RELEASE OF GRAND JURY PRESENTMENT
LAKELAND, FL (December 13, 2013) The City of Lakeland welcomes the release of the Presentment today. The grand jury was convened about a year ago to look into the Lakeland Police Department’s ability and intention to comply with the Public Records Laws of Florida, and the manner in which those primarily responsible for public records in the department were employed, trained and evaluated.
STATEMENT FROM CITY MANAGER DOUG THOMAS
The Grand Jury process was followed, every criticism has been judicially reviewed, and the conclusion is that no one has been charged with a crime. “Put simply, you will see that there is no smoking gun in the Presentment – there is not even a water pistol.” He added, “Additionally, and despite rumors to the contrary that have occurred between when the Presentment was issued and today, you will see that it has nothing to do with the various LPD workplace misconduct issues that have been reported in the media during this past summer.”
There are 3 points that that I would like everyone to remember:
1. First, no one has been charged with a crime
2. Second, the Presentment is the grand jury’s opinion based upon a closed-door process that by its very nature is one-sided and can often result in half-truths, distortions and inaccurate conclusions. While we respect the service of the grand jury, unlike a criminal indictment issued by a grand jury which has to be proved in a court of law, those who are the subject of a Presentment have no way to prove the errors in a Presentment until after it is written. As such, the Presentment does not represent the whole truth and nothing but the truth – but rather a one-sided opinion developed behind closed doors.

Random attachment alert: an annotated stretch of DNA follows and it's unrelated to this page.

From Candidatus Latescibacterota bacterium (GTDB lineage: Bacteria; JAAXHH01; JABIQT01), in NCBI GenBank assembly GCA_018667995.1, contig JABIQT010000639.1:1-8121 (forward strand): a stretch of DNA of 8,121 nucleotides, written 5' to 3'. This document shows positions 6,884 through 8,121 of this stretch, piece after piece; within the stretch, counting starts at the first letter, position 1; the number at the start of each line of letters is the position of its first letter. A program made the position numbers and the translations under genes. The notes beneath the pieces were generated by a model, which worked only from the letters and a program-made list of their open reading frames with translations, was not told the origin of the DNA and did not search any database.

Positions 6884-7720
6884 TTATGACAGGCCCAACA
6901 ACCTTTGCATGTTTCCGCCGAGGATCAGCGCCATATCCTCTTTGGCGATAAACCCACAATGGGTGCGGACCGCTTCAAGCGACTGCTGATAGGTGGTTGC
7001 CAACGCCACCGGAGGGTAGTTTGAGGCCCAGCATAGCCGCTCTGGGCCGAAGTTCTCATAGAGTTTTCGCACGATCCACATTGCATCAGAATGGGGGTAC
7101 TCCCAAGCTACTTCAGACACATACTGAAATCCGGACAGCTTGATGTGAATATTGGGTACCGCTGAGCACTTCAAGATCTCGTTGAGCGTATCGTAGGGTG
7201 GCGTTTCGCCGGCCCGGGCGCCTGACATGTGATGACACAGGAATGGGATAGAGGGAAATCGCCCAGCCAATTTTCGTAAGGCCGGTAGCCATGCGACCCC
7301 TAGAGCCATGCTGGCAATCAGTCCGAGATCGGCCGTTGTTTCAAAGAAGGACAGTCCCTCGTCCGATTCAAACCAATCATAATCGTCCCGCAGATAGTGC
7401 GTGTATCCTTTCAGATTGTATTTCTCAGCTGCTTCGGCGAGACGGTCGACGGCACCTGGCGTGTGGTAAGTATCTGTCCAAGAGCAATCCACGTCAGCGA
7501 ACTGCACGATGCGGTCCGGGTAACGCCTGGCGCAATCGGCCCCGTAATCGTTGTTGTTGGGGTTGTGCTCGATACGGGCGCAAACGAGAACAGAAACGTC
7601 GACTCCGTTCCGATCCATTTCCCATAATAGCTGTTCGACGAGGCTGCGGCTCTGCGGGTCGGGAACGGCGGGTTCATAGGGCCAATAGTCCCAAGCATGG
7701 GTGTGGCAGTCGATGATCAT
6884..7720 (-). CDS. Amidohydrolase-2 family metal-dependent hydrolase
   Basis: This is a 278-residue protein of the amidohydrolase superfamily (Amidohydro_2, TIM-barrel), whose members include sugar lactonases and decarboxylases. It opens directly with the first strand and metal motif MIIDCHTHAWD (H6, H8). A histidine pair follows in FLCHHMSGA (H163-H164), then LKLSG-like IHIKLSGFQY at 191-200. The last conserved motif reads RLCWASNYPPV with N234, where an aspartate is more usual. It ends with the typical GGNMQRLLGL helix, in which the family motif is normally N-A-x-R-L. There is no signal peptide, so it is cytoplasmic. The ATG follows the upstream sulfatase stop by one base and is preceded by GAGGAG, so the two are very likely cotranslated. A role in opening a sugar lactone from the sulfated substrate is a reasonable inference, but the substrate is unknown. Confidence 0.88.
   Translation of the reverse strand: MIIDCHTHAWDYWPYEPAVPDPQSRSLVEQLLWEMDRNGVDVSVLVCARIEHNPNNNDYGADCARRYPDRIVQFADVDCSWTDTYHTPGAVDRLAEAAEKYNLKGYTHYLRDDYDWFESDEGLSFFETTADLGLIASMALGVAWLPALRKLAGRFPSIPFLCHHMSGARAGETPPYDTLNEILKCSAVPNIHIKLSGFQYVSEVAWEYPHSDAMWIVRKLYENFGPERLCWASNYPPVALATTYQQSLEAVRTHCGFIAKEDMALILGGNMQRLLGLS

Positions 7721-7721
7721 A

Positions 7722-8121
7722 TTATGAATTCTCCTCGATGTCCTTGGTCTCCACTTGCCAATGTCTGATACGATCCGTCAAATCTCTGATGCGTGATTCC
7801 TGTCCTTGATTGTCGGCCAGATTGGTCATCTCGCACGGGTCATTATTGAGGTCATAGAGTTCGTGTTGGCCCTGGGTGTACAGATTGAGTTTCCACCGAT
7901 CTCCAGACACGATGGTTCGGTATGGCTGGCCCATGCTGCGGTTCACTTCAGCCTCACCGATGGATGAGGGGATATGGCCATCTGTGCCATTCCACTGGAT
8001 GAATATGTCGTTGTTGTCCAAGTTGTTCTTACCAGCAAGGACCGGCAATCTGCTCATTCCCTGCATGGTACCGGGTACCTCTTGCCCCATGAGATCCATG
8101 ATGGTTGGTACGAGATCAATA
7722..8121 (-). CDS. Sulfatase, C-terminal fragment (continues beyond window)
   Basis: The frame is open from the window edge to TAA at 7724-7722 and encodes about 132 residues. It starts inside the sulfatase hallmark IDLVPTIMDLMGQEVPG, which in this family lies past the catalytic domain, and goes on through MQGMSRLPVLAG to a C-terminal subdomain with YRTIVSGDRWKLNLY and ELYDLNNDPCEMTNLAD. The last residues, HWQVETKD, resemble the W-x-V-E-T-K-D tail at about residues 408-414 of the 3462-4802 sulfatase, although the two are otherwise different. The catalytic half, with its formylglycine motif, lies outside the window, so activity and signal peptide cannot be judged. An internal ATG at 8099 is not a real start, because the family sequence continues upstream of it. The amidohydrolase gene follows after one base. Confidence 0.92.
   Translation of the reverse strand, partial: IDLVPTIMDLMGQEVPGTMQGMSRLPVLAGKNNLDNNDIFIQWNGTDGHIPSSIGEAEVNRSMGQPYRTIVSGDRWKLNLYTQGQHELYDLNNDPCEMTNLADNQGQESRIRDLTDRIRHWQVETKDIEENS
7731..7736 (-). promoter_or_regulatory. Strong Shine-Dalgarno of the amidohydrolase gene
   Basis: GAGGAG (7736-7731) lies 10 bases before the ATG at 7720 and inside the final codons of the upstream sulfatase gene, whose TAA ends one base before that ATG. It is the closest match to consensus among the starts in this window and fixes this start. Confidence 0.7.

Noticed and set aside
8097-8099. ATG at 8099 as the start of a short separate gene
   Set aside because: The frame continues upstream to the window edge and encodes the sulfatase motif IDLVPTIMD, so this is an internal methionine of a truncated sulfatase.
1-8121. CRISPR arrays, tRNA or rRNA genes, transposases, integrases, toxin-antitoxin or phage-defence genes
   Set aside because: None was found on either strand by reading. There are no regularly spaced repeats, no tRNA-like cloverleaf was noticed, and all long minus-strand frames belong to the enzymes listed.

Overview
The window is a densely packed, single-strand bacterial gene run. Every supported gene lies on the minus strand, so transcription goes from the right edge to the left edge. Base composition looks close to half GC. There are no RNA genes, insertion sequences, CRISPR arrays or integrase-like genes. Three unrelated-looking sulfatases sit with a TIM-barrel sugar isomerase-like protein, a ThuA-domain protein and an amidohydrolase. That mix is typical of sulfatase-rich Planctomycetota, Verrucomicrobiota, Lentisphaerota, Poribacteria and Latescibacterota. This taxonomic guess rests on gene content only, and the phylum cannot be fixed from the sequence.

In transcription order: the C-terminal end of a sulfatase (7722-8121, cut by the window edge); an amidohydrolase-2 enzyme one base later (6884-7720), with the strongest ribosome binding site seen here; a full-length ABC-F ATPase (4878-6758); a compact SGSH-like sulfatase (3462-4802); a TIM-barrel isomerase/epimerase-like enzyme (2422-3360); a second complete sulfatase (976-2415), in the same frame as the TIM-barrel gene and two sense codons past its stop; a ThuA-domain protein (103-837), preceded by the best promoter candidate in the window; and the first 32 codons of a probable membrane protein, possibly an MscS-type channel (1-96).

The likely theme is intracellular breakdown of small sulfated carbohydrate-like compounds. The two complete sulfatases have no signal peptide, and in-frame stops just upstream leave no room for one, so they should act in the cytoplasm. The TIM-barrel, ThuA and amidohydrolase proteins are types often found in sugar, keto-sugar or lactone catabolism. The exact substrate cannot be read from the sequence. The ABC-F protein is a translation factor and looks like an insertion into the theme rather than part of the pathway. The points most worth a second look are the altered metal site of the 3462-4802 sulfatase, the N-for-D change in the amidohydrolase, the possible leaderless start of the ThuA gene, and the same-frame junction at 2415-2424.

As you will see, there is a lot to object to in the grand jury’s opinions. The procedure for permanently sealing Presentments is provided in state statute and it is the only way individuals can protect themselves from information, opinions and conclusions in a Presentment that they believe to be incorrect. Several individuals availed themselves of that protection which is their right, and filed motions to ask the court to keep it sealed permanently. As such, the legal challenge by City employees that was utilized constituted a legislatively authorized request by those concerned for due process; the opportunity to respond to “improper or unlawful” statements that may accomplish nothing more than to impugn the personal and professional reputations of those involved. The employees believed the criticisms in the Presentment were wrong then, and that they are just as wrong, inaccurate and unfair now.
We will be providing you today with a 19-page document that will provide information which may not have been considered by the grand jury and to tell “the other side of the story.”
3. Lastly, given the time that has passed from the issuance of the Presentment to its release today, most of the issues in the Presentment are old news. A number of changes in policies, training and personnel have already been made to improve the manner in which the LPD processes Public Record Requests to ensure the public receives requested records as expeditiously as possible.